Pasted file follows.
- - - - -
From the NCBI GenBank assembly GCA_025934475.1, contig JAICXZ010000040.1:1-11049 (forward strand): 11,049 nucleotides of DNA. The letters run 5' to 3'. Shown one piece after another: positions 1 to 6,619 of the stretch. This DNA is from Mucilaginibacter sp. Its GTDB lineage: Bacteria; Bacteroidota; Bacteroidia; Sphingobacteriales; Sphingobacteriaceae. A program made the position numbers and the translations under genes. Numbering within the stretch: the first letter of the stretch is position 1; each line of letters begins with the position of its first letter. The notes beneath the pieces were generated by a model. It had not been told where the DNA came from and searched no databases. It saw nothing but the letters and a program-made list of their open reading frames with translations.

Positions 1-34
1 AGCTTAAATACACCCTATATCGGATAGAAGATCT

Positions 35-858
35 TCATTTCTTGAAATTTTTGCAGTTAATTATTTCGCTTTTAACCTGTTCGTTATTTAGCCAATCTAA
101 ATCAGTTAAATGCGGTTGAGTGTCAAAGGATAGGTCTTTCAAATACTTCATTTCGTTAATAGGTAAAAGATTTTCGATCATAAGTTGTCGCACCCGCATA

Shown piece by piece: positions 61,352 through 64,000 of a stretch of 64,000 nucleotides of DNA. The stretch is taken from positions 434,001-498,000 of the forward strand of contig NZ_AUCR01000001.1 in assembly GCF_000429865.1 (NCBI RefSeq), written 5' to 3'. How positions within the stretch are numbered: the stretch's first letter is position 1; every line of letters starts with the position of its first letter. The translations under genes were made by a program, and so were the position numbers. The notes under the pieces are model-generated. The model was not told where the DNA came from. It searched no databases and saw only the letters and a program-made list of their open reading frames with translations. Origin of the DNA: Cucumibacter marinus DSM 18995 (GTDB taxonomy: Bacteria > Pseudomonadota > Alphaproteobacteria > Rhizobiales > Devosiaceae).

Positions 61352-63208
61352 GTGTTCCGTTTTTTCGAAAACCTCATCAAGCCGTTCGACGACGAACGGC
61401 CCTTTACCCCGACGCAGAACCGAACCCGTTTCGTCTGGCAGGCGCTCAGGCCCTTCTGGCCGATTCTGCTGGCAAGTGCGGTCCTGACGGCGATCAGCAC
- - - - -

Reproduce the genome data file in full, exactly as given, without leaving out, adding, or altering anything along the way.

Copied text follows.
From the NCBI GenBank assembly GCA_025934475.1, contig JAICXZ010000040.1:1-11049 (forward strand): 11,049 nucleotides of DNA. The letters run 5' to 3'. Shown one piece after another: positions 1 to 6,619 of the stretch. This DNA is from Mucilaginibacter sp. Its GTDB lineage: Bacteria; Bacteroidota; Bacteroidia; Sphingobacteriales; Sphingobacteriaceae. A program made the position numbers and the translations under genes. Numbering within the stretch: the first letter of the stretch is position 1; each line of letters begins with the position of its first letter. The notes beneath the pieces were generated by a model. It had not been told where the DNA came from and searched no databases. It saw nothing but the letters and a program-made list of their open reading frames with translations.

Positions 1-34
1 AGCTTAAATACACCCTATATCGGATAGAAGATCT

Positions 35-858
35 TCATTTCTTGAAATTTTTGCAGTTAATTATTTCGCTTTTAACCTGTTCGTTATTTAGCCAATCTAA
101 ATCAGTTAAATGCGGTTGAGTGTCAAAGGATAGGTCTTTCAAATACTTCATTTCGTTAATAGGTAAAAGATTTTCGATCATAAGTTGTCGCACCCGCATA

Shown piece by piece: positions 61,352 through 64,000 of a stretch of 64,000 nucleotides of DNA. The stretch is taken from positions 434,001-498,000 of the forward strand of contig NZ_AUCR01000001.1 in assembly GCF_000429865.1 (NCBI RefSeq), written 5' to 3'. How positions within the stretch are numbered: the stretch's first letter is position 1; every line of letters starts with the position of its first letter. The translations under genes were made by a program, and so were the position numbers. The notes under the pieces are model-generated. The model was not told where the DNA came from. It searched no databases and saw only the letters and a program-made list of their open reading frames with translations. Origin of the DNA: Cucumibacter marinus DSM 18995 (GTDB taxonomy: Bacteria > Pseudomonadota > Alphaproteobacteria > Rhizobiales > Devosiaceae).

Positions 61352-63208
61352 GTGTTCCGTTTTTTCGAAAACCTCATCAAGCCGTTCGACGACGAACGGC
61401 CCTTTACCCCGACGCAGAACCGAACCCGTTTCGTCTGGCAGGCGCTCAGGCCCTTCTGGCCGATTCTGCTGGCAAGTGCGGTCCTGACGGCGATCAGCAC